Two separate teams of scientists have devised novel hydrodynamic "invisibility cloaks"—instead of shielding objects from light, the cloacks would shield them from fluid flows. The scientists described their work in two new papers in Physical Review Letters. These kinds of cloaking structures could one day help reduce drag on ships or submarines, or protect ships at a port or wharf from potential damage from strong waves.
Most so-called "invisibility cloaks" created thus far work in the electromagnetic regime and rely on metamaterials. A "metamaterial" is any material whose microscopic structure can bend light in ways light doesn't normally bend—a property called "the index of refraction." Natural materials have a positive index of refraction; certain manmade metamaterials—first synthesized in the lab in 2000—have a index of refraction, meaning they interact with light in such a way as to bend light around even very sharp angles.
Earlier this year, Ars reported that a team of French scientists suggested that certain ancient Roman structures, like the famous Roman Colosseum, have very similar structural patterns, which may have protected them from damage from earthquakes over the millennia. So one day metamaterials may be used to lessen the damage to infrastructure from earthquakes by redirecting the more shallow, surface seismic waves that typically inflict the worst structural damage.
There have been prior efforts to construct an "invisibility cloak" for objects in a flowing fluid, which have typically involved micro-pumps or similar active components. What's unique about a new design from scientists at Seoul National University in South Korea is that it is a passive cloak. A ring of 523 small pillars deflects an incoming fluid flow so that the middle of the ring, where the object or obstacle is—a cylinder, in this case—experiences no drag. The lack of a downstream wake demonstrates that the cylinder is effectively "cloaked."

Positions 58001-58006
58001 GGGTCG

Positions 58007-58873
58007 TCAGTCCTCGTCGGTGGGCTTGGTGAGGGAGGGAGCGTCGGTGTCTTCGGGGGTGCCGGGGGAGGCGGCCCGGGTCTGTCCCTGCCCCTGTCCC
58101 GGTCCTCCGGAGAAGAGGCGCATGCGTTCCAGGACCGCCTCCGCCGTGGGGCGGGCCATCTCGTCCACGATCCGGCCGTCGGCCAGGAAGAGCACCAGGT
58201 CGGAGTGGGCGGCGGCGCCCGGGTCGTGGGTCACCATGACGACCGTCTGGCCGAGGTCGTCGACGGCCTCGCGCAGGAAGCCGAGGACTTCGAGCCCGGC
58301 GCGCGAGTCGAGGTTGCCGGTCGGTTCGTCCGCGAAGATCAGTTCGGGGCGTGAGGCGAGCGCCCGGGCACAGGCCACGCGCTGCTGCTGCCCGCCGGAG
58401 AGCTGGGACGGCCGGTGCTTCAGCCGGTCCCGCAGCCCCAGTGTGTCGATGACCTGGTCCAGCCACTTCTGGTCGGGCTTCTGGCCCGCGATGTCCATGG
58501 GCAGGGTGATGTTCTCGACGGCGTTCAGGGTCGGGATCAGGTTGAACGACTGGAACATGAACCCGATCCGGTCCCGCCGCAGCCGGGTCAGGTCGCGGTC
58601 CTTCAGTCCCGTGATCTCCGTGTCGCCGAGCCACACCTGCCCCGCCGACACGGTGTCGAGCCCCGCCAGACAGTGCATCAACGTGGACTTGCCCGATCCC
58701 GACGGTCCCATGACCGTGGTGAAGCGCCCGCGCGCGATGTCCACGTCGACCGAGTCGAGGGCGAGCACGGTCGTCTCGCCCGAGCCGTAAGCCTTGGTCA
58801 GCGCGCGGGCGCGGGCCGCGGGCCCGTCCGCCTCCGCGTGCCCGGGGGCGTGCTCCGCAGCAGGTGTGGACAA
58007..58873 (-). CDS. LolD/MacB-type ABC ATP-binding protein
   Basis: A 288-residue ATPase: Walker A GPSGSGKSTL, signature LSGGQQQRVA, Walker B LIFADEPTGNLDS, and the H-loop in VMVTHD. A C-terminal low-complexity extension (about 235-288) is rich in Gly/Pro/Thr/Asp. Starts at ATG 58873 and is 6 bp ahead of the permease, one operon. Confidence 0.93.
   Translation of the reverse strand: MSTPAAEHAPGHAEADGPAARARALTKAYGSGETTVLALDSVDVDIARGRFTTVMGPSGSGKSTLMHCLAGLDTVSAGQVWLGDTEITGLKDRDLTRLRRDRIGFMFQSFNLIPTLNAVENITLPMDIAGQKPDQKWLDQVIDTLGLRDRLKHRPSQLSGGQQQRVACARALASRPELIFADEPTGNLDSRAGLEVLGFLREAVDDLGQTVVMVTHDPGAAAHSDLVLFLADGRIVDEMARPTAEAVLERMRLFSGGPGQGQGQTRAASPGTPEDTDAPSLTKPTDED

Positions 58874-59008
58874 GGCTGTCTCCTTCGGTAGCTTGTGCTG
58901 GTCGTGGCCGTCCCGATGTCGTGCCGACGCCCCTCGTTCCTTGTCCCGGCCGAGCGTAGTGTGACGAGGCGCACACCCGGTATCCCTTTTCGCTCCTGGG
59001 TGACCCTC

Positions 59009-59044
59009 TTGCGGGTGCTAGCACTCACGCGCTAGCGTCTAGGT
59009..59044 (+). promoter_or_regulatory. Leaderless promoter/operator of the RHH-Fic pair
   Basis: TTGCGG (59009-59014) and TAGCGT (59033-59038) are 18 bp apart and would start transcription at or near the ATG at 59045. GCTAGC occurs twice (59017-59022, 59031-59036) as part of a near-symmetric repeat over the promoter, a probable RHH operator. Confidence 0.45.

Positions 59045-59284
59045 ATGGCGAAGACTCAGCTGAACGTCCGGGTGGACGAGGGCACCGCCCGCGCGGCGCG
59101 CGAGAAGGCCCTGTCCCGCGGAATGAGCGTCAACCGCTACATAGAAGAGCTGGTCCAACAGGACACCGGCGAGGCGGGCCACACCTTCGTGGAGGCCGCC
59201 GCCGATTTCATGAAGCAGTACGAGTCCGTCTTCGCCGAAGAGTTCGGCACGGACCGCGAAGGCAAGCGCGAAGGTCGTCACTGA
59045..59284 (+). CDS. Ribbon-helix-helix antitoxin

A second, independent group of scientists at Beijing University and Xiamen University in China came up with a slightly different passive approach for its hydrodynamic cloak. That's because the goal of these scientists was not to eliminate drag but reduce the amplitude of water waves within a channel. Inspired by optical waveguide versions of invisibility cloaks, they created their own hydrodynamic version of a gradient index: two thin platforms running along the length to a wave tank's. This effectively redirects an incoming fluid flow, such that waves in shallower regions propagate more slowly, ultimately leaving the center of the tank free of waves entirely.